Which parade? The imperial parade which is out there which huffs and puffs and loves a show of force; or the parade of the Savior, which starts from inside here and moves out to serve our neighbors? Which parade? The parade of the empire that says might makes right; or the parade of the Gospel that says love those the world does not?

Which parade? The parade that builds walls between people; or the parade that builds bridges among us? Which parade? The parade that seeks to keep life; or the parade that seeks to give life? Which parade? The parade where people cower; or the parade where people shout, "Hosanna! Blessed is the one who comes in the name of the Lord"?

I'll tell you this...I want to join the procession that's shouting "Hosanna". Who wants to join me? Hosanna! Blessed is the one who comes in the name of the Lord. Hosanna! Hosanna! Hosanna!

Prayers of the People ~ Greg Jones

Loving God, our Lenten journey is winding down as we remember the final week in the life of Jesus. On the back of a humble donkey, he rode into the Holy City to confront the religious leaders who had twisted the faith entrusted to them by the prophets. Rather than extending compassion to those who suffered and seeking justice for the downtrodden, the Pharisees, Sadducees and chief priest used their positions to magnify their power and to expand their privileges.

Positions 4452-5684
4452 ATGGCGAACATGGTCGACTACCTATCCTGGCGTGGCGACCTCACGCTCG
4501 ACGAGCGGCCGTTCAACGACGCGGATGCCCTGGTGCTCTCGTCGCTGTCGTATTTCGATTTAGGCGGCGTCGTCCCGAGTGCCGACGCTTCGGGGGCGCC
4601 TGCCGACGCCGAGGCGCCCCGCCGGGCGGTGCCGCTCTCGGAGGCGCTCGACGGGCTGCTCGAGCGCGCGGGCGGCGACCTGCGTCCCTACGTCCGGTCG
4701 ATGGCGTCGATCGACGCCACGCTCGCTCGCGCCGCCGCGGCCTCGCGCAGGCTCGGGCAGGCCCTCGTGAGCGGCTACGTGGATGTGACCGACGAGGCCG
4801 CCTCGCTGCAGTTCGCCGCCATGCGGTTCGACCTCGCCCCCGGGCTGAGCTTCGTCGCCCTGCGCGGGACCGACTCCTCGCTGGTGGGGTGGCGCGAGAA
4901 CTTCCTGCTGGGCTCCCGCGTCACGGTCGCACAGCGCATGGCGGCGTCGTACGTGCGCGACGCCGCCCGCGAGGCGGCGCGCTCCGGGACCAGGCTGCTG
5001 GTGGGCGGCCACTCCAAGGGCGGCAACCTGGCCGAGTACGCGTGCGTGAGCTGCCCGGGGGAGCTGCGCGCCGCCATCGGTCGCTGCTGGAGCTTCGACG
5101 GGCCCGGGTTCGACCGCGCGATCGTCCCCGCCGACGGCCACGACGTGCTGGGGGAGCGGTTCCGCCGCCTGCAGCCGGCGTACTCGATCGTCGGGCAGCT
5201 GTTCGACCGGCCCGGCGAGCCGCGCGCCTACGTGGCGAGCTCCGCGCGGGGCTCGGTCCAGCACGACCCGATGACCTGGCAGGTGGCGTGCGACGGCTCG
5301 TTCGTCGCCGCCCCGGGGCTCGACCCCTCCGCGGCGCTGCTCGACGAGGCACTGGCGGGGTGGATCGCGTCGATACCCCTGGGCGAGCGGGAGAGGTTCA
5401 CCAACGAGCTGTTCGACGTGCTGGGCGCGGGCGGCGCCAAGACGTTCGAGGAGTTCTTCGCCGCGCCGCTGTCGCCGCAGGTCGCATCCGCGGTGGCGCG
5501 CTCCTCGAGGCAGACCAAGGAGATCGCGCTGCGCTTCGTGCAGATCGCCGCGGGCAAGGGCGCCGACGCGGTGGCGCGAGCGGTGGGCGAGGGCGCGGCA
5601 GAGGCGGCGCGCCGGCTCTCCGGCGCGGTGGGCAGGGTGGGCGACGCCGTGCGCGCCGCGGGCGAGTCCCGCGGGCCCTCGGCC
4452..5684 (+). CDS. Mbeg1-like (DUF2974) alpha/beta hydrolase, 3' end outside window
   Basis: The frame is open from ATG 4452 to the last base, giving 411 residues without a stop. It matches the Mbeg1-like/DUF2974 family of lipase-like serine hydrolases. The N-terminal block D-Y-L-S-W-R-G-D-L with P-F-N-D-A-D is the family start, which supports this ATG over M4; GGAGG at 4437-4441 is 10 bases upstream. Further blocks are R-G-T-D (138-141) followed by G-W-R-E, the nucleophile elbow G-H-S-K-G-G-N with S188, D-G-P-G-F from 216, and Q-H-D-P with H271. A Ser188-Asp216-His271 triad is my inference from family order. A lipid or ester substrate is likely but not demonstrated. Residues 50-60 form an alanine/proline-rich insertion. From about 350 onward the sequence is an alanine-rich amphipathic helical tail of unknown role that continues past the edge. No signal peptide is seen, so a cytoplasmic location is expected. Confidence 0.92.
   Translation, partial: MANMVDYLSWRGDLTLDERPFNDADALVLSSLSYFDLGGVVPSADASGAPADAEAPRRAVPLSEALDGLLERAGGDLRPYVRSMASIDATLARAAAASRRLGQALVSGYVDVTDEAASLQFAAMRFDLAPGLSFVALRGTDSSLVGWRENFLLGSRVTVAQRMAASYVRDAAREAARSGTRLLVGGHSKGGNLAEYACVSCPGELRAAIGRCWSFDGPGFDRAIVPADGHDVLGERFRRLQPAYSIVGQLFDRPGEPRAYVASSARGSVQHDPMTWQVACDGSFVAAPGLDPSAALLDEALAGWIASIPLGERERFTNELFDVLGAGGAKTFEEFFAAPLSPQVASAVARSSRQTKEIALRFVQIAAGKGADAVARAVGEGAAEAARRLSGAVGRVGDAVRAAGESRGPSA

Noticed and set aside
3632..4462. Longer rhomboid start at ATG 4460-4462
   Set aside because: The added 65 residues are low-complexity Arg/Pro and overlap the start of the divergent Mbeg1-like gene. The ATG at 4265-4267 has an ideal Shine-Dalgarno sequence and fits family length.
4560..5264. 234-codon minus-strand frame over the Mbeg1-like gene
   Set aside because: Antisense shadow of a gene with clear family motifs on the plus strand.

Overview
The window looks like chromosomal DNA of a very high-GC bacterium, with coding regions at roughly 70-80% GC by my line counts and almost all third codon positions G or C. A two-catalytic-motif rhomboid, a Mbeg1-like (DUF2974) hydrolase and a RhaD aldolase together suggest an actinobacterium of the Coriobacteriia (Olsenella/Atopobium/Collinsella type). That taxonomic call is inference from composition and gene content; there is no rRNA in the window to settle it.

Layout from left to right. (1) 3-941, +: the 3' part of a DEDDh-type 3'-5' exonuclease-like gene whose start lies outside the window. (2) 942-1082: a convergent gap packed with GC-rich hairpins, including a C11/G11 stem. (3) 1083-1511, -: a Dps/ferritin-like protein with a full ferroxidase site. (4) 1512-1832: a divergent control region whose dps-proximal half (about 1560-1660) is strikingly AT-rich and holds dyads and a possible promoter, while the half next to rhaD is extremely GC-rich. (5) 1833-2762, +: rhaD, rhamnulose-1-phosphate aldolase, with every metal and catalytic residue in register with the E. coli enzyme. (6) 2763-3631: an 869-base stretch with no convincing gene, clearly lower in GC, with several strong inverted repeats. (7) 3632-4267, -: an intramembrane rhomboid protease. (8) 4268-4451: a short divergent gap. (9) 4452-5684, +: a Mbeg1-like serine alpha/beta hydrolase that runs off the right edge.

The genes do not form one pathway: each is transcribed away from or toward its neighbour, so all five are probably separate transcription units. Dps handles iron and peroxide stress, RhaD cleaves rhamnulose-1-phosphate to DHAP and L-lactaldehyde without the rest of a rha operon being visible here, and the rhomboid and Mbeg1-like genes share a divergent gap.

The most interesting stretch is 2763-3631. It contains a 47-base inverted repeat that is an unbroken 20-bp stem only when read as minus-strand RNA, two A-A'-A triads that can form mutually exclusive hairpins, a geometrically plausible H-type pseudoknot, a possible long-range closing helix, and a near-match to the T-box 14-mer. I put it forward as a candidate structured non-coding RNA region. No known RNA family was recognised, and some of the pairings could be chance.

But, your Son, by remaining obedient to you, exposed their arrogance by his humility, their callousness by his compassion, and their injustice by caring for the least and the lost.

The procession of palms began a week so promising. The enthusiasm of his followers was contagious as more and more recognized Jesus as the reliable way, the treasured truth and the precious life. Yet, the confident cries of support lasted but a few days. The exuberant waving of palms, the joyful songs of "Hosanna," and the commitments to stand by your son no matter the opposition all melted away. Some fled in fear; some denied any connection to Jesus and some even switched sides to his adversaries and screamed, "Crucify him!"

God, as we remember and relive our Lord's final days, may his obedience to you, his struggle against corruption and the injustice of his suffering and death, not leave us unchanged.

Arouse us from our daydreams, so that we do not crucify Jesus again by neglecting the poor and ignoring the ill. Shatter our deadly routines, so that we do not betray Jesus again by focusing inward and trusting in wealth. Jar us from our complacency, so that we do not desert Jesus again by forgetting the oppressed and avoiding the grieving.

Eternal energy of the universe, fill us with courage to stand against abusive power; fill us with compassion so that we may give ourselves away in love; and fill us with righteousness so that we may work for justice and peace: in our homes, in our communities, and in our world.

We pray in the name of the one who taught us how to pray, saying, "Our Father...


  1. See Borg, Marcus J & John Dominic Crossan, "Palm Sunday" in The Last Week: A Day-by-Day Account of Jesus' Final Week in Jerusalem, HarperCollins, 2006, p. 2 – 30.
  2. Borg & Crossan, p. 18.
  3. Borg & Crossan, p. 3.
  4. Ibid.
  5. Campbell, Charles, Feasting on the Word, Year B., vol 2, Westminster JohnKnox- 2008, p. 155.
  6. Stricklen, Teresa Lockhart, Peaching God's Transforming Justice: A Lectionary Commentary, Year B, Ronald J. Allen, Dale Andrews, and Dawn Ottoni Wilhelm, editors, Westminster JohnKnox, 2011, p. 180.